Such draconian measures may sound extreme, but they are the only way to combat the incessant problems of irresponsible and neglectful ownership. Unfortunately, England has a track record of implementing ineffective animal laws borne out yet again by the recent criticism over microchipping, but we need to take the “bull by the horns”. Approaching the issues with half-hearted initiatives has not been successful over the last few decades and although many people advocate education, those that need it most, take little heed. Sadly for the sake of dog welfare we need more stick and less carrot.

Author: John Brookland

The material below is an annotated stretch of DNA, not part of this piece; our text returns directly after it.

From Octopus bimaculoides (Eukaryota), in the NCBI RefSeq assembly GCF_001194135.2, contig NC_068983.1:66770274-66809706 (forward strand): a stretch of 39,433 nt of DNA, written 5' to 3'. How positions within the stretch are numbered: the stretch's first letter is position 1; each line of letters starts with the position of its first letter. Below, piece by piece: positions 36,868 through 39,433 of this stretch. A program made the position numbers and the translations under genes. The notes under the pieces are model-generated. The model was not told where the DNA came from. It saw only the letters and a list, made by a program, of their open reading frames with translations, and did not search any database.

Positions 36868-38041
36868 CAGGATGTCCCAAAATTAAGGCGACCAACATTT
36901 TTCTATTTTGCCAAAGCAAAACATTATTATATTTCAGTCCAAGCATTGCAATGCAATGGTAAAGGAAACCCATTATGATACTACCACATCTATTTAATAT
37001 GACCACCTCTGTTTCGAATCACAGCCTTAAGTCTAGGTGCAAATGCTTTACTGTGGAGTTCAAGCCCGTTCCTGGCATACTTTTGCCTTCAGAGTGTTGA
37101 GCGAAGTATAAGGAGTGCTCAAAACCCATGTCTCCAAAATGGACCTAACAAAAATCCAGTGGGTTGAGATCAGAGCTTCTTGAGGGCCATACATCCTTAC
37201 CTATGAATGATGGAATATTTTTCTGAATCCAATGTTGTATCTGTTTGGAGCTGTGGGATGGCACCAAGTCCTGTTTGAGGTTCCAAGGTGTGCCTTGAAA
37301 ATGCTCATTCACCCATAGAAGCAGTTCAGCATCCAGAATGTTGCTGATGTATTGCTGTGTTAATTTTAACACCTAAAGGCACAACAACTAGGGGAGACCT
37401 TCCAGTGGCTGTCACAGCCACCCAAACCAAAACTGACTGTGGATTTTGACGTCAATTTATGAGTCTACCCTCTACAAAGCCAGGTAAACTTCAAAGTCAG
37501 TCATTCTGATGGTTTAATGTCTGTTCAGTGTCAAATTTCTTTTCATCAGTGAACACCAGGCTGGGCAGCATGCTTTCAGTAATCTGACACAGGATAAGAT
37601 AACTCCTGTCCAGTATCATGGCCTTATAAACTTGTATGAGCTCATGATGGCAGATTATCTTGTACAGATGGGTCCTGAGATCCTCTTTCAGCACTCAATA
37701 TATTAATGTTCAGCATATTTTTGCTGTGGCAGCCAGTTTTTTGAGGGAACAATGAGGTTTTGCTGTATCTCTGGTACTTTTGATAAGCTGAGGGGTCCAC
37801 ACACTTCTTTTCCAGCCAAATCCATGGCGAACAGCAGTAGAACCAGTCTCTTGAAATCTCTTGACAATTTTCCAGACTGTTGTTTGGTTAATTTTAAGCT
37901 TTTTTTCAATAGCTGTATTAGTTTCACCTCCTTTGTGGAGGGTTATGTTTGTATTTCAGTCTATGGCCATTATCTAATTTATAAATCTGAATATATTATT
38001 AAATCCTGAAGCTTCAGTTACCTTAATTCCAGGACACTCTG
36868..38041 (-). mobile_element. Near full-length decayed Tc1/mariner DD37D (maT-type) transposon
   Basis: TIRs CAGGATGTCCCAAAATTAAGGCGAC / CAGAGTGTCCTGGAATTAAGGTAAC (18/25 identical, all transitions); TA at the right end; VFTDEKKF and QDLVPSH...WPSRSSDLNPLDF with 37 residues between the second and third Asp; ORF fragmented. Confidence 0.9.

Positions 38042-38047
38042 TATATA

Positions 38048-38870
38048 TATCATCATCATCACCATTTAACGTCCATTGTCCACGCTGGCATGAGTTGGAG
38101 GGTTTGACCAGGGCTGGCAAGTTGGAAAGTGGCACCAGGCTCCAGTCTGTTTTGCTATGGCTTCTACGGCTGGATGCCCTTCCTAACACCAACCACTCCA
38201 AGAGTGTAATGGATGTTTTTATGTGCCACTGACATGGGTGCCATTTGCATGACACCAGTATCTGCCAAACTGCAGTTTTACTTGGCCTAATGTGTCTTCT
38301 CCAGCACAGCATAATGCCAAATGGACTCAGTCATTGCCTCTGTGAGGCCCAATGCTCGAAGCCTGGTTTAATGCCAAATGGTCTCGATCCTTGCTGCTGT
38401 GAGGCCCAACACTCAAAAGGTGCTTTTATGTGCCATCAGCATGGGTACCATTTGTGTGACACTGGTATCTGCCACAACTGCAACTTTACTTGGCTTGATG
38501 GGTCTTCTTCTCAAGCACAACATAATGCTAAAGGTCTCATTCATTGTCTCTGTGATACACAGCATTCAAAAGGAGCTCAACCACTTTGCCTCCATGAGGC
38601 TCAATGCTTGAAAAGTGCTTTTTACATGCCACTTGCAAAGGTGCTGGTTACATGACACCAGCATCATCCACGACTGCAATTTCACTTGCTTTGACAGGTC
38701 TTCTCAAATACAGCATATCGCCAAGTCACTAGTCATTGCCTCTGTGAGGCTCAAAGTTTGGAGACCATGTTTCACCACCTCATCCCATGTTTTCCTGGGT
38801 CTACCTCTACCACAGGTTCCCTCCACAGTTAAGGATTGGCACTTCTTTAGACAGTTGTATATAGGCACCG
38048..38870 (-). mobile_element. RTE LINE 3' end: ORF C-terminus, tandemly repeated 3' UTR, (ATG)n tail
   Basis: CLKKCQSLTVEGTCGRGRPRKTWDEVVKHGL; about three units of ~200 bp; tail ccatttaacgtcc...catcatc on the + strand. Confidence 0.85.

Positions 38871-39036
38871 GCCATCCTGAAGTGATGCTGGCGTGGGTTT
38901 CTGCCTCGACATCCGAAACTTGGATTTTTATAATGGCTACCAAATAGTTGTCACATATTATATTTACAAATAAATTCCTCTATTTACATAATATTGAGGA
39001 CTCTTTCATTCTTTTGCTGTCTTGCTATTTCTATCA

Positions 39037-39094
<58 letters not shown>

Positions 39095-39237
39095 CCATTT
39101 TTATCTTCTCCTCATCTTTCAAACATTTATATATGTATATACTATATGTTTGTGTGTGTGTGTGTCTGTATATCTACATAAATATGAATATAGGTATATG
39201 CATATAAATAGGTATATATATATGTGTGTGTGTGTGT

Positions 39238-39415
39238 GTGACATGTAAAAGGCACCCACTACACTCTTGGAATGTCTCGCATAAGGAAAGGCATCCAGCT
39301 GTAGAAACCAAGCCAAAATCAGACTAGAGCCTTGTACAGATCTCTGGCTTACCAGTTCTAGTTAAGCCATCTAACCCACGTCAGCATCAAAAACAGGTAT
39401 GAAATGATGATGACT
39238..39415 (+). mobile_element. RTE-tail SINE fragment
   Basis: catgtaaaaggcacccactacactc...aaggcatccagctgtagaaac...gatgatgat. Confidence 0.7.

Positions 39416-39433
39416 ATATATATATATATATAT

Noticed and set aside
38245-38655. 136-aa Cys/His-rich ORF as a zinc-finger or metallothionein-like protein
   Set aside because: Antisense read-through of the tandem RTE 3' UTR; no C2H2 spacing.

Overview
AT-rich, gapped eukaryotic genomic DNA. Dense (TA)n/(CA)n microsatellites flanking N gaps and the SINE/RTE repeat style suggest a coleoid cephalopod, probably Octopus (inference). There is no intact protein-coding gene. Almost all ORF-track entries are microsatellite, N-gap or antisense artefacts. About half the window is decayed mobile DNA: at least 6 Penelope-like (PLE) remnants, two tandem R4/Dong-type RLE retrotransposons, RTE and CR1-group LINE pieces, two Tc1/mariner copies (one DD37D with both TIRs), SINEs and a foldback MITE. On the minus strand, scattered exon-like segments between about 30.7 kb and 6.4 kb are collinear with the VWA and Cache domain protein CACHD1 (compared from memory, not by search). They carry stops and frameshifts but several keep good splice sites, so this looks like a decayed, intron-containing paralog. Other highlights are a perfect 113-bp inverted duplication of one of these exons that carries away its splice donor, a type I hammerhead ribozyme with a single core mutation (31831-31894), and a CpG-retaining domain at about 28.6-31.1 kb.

John Brookland has been passionate about animals from an early age and has always been more concerned about their individual health and well-being than any scientific or zoological interest. During his long and varied career in animal welfare in the U.K. and worldwide, he has unfortunately witnessed most of the horrors of animal cruelty there is to see and has gained extensive insight into animal welfare issues. On leaving school he trained as an RSPCA clinic assistant in London and later was manager of one of their veterinary hospitals and an animal centre. He was Chief Inspector and manager of the Bahamas Humane Society in Nassau and spent time in Trinidad advising on a humane stray dog control service, before becoming a deputy manager and animal health inspector at Heathrow's Animal Quarantine Centre. He then travelled the world for a conservation group investigating the capture and transport of wildlife for the pet trade and was an honorary consultant to the IUCN and CITES. He is now retired and still travelling the world with his partner to view wildlife and wild places and writing a blog and books on animals.